has also recently implemented a random effects model with volume. For some related theory, see Cox and Wong (2010)
One may argue that hospital volume or even other hospital characteristics relevant for AMI be included in the Hospital Compare random effects model. Normand, Glickman, and Gatsonis (1997)
have contended that when there are systematic differences across providers, “… more accurate estimates of provider specific adjusted outcomes will be obtained by inclusion of relevant provider characteristics.” In the case of the Hospital Compare random effects model, these provider characteristics should include hospital volume and possibly other factors associated with better outcomes, such as nurse-to-bed ratio, nurse mix, technology status, and resident-to-bed ratio (Silber et al. 2007
; Silber et al. 2009
We included volume in the model through the use of indicators for hospital volume. This is a simple approach and it avoids difficulties that might arise in which the shape of the volume–outcome relationship is mostly estimated from the largest hospitals. One can certainly include hospital volume as a continuous variable in the model, but one must model the relationship correctly. In particular, in looking at the matter, we found the relationship is not linear on the logit scale. One could also use various forms of local regression (see Ruppert, Wand, and Carroll 2003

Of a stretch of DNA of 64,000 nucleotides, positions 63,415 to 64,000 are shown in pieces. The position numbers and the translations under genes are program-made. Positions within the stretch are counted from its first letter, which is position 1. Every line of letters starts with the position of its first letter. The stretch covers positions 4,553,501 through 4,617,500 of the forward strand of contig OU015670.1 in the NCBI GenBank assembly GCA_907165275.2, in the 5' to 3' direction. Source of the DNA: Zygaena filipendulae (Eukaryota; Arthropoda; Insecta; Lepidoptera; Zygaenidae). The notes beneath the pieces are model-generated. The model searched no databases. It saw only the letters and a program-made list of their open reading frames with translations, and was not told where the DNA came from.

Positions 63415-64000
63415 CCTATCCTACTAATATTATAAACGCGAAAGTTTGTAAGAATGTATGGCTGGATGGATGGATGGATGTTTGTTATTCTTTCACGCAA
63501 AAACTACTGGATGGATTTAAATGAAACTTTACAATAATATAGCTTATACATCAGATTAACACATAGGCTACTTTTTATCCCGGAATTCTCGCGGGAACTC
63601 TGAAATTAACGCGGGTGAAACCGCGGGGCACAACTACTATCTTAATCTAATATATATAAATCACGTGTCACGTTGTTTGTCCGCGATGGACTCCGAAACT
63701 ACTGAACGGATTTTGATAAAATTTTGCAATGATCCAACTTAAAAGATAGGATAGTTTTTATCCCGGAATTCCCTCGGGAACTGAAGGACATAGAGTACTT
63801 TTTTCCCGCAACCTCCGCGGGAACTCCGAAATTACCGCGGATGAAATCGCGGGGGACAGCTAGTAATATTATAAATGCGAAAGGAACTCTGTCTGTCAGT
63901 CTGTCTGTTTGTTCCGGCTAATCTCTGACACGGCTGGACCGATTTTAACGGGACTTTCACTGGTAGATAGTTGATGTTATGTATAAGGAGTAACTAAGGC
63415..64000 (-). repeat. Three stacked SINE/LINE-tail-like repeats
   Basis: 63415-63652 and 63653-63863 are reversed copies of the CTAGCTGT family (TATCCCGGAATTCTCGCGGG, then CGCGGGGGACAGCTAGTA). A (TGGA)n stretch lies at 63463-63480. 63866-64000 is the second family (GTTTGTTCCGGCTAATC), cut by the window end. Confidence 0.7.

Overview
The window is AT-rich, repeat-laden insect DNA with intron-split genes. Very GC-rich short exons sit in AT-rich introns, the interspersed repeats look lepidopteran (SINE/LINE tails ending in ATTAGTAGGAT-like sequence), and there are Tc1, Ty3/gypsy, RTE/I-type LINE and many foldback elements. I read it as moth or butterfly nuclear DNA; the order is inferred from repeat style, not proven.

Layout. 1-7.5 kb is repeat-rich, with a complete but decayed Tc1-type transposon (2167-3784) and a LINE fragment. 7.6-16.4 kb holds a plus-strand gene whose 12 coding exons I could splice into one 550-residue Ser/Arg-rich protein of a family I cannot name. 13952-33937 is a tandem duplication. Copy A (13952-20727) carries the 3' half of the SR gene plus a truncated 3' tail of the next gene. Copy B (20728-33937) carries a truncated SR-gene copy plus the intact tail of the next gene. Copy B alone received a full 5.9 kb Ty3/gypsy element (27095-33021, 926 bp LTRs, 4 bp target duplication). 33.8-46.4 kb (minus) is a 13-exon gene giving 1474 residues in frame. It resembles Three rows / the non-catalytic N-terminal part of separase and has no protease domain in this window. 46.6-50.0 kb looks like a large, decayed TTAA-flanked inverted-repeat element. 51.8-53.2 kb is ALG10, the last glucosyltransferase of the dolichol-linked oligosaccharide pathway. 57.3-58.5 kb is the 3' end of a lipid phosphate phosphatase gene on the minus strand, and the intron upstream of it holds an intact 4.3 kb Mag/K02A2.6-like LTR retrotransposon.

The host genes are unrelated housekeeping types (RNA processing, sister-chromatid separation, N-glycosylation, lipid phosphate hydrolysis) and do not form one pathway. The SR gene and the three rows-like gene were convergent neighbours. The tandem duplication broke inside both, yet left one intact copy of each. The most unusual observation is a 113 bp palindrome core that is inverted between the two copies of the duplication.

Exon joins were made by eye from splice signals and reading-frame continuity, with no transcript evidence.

The Hospital Compare website is intended to guide patients to better hospitals. For that task, it is reasonable, perhaps imperative, to use patterns such as the volume–outcome relationship, which are only visible when data from many hospitals are combined. That task is concerned with providing good advice to most patients. For an individual small hospital, no model can determine with precision what the mortality rate may be. However, we can say with great certainty that the typical small hospital performs worse than the typical large hospital. The Hospital Compare website would do better to provide the public with this information, rather than suggest that any individual small hospital is no different from the mean of all hospitals. To assert that each individual small hospital is average because we lack sufficient evidence to reject the null hypothesis that this individual hospital is average is to make the familiar though serious error of asserting the null hypothesis is true because one lacks sufficient evidence to show that it is false. Given small numbers, Hospital Compare can say that there is too little data available to suggest that the individual small hospital is different from its peer group of other small hospitals, while stressing that Hospital Compare knows for certain only that small hospitals have higher death rates as a group than large hospitals.